A cemetery and a fortified settlement were discovered here, the excavations of which began in the 1950s.
The hill fort dates from the 8th century BC, while the tombs found in the cemetery date from the 3rd-4th centuries AD.
The gateway to Europe
This Gallaecian settlement dates back to the 8th century BC and was a communication and exchange route between the Mediterranean and Europe, long before the Romanisation of Galicia.
15,000 pieces in the Museum of Pontevedra attest to the intense commercial relationship with the peoples of the Mediterranean from the 6th century BC.
Phoenicians and Carthaginians brought metal tools, the round mill, ceramics and jewellery in exchange for tin, silver and furs.
Half a book on the history of Galicia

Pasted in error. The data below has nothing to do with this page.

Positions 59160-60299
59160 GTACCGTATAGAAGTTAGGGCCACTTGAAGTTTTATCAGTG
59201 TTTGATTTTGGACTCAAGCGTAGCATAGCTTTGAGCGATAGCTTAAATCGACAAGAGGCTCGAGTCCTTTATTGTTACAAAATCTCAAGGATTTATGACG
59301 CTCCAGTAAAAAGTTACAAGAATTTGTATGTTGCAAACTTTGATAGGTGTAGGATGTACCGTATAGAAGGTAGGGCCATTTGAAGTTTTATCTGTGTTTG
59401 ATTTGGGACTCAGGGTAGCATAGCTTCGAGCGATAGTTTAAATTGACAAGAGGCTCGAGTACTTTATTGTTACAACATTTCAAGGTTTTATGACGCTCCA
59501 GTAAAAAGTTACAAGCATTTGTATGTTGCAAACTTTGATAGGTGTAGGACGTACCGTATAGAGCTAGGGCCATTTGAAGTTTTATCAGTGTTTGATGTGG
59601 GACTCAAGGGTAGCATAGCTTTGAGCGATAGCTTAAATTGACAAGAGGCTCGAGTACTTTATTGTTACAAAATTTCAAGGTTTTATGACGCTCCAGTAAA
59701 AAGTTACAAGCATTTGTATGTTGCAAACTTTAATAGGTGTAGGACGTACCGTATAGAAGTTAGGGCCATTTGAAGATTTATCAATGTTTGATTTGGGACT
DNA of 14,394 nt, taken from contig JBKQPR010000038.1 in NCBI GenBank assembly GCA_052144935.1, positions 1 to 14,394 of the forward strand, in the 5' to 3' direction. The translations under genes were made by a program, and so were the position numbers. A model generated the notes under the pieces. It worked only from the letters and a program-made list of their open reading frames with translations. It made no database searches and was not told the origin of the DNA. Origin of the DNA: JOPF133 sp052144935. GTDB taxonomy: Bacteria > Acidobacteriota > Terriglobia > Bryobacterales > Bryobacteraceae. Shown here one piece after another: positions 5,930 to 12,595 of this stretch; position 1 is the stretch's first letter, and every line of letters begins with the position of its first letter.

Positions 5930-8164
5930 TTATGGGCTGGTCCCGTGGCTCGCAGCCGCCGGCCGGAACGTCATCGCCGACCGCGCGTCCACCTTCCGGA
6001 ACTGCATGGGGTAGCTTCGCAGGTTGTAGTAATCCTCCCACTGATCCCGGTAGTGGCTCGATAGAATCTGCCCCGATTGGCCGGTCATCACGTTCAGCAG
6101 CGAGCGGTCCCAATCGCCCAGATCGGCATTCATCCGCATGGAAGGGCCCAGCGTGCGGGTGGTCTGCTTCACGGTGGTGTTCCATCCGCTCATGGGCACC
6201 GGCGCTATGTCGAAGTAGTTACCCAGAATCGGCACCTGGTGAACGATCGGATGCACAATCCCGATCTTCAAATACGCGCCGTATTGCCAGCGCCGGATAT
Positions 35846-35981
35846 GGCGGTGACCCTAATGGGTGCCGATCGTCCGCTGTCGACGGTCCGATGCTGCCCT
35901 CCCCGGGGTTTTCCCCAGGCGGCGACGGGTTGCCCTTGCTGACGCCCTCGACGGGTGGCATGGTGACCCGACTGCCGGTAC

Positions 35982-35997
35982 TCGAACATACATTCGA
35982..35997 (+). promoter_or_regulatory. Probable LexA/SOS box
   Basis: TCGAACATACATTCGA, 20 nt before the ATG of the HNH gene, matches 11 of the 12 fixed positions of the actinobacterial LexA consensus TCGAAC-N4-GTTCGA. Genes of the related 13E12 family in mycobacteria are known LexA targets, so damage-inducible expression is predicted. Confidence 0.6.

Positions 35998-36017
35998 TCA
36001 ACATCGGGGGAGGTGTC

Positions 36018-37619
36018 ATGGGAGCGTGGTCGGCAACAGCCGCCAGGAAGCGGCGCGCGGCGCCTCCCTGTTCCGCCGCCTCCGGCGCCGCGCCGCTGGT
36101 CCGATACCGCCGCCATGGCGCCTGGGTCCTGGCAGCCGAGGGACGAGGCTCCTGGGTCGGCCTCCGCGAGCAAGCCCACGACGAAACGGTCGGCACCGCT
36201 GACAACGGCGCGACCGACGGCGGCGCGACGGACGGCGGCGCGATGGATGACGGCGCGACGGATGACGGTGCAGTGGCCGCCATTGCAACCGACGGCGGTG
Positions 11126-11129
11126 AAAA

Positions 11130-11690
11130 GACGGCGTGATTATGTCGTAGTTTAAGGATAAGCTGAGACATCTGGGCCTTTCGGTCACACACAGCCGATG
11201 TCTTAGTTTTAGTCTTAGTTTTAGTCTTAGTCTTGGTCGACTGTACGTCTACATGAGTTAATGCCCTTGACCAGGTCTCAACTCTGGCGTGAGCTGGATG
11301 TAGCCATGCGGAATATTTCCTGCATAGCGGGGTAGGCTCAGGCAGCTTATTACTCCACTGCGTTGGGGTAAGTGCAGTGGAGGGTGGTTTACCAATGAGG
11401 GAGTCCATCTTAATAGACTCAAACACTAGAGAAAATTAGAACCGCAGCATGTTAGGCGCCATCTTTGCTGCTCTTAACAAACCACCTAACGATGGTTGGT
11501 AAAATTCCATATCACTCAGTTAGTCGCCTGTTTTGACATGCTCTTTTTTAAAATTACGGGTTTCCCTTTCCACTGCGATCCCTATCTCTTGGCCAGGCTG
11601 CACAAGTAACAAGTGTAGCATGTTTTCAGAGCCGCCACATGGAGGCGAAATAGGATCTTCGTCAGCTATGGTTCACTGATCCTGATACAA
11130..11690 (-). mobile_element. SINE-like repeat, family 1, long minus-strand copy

The remains found at the A Lanzada site are of exceptional value, covering half a book on Galician history, from the 8th century BC to the Middle Ages.
The hundred or so skeletons that have been found in its two cemeteries constitute the greatest contribution to Galician anthropology due to their large number and excellent conservation thanks to the sandy soil.
Much remains to be excavated
The excavations carried out so far represent only a tenth of what has already been confirmed is buried there.
The georadar and laboratory studies point to up to 107 new constructions, which will be subjected to further archaeological excavations that will help to better understand this important enclave.
The archaeologists are looking for the remains of the Monastery of Santa María de Lanceata, mentioned in medieval texts conserved in the archives of the Cathedral of Santiago.